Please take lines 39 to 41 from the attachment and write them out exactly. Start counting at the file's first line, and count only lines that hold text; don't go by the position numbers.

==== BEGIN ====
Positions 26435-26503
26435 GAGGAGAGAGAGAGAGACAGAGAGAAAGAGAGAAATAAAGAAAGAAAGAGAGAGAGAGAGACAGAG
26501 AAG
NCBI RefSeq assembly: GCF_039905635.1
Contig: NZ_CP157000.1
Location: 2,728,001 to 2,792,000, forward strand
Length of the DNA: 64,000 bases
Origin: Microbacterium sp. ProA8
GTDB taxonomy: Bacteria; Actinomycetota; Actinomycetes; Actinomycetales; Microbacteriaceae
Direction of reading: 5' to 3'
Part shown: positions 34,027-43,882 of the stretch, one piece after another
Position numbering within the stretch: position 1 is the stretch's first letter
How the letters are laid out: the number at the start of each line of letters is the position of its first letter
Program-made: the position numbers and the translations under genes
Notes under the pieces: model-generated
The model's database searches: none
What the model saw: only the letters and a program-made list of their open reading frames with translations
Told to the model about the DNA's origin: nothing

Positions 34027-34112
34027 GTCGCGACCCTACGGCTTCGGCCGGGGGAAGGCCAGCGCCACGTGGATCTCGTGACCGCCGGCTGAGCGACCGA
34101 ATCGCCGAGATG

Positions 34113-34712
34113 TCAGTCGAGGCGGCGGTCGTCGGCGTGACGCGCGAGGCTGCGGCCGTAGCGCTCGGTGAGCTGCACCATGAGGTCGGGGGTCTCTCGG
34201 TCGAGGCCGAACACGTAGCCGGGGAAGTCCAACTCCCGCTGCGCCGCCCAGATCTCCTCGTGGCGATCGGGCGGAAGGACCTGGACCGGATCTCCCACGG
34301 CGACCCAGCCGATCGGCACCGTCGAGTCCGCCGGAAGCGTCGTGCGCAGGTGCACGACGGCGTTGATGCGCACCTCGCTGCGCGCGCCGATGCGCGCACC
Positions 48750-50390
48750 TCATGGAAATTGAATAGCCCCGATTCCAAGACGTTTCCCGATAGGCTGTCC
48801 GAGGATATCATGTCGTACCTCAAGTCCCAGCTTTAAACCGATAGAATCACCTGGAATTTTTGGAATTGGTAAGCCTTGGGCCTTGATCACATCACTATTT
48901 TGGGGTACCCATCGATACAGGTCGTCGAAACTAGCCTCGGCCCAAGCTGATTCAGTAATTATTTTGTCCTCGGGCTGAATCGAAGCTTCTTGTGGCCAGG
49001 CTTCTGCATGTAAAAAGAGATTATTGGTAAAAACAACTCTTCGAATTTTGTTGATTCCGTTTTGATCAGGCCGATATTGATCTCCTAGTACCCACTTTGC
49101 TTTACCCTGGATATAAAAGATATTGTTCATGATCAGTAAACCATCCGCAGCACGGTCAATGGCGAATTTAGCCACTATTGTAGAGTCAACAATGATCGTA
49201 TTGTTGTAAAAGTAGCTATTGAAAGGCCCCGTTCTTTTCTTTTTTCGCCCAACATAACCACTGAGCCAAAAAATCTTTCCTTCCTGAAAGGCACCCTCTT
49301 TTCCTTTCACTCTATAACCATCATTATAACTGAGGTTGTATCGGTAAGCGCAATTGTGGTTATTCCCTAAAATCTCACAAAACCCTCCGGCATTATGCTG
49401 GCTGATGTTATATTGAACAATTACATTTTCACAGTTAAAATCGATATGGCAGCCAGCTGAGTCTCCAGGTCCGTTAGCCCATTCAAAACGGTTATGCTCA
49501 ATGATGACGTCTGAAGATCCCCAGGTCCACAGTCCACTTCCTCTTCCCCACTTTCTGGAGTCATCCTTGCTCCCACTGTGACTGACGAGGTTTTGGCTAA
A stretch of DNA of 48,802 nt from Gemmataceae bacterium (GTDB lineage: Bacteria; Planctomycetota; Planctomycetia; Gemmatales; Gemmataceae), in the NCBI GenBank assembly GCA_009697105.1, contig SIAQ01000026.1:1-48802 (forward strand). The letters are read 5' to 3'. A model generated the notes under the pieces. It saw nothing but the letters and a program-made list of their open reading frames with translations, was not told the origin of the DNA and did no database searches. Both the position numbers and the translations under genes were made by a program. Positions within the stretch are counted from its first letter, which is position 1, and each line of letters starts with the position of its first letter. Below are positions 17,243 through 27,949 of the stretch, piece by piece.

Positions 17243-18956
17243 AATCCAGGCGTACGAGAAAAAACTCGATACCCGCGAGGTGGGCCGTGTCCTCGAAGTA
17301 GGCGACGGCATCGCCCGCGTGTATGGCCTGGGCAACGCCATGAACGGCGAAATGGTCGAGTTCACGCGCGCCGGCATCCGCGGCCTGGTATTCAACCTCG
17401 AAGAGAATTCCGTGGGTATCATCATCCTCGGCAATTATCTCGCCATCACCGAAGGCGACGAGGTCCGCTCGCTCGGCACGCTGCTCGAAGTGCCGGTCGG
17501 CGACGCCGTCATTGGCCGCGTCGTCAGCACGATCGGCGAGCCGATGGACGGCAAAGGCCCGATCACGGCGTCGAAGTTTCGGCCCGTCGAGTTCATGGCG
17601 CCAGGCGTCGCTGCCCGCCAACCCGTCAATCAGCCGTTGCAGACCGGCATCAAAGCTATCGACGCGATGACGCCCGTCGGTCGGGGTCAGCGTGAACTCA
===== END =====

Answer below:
17301 GGCGACGGCATCGCCCGCGTGTATGGCCTGGGCAACGCCATGAACGGCGAAATGGTCGAGTTCACGCGCGCCGGCATCCGCGGCCTGGTATTCAACCTCG
17401 AAGAGAATTCCGTGGGTATCATCATCCTCGGCAATTATCTCGCCATCACCGAAGGCGACGAGGTCCGCTCGCTCGGCACGCTGCTCGAAGTGCCGGTCGG
17501 CGACGCCGTCATTGGCCGCGTCGTCAGCACGATCGGCGAGCCGATGGACGGCAAAGGCCCGATCACGGCGTCGAAGTTTCGGCCCGTCGAGTTCATGGCG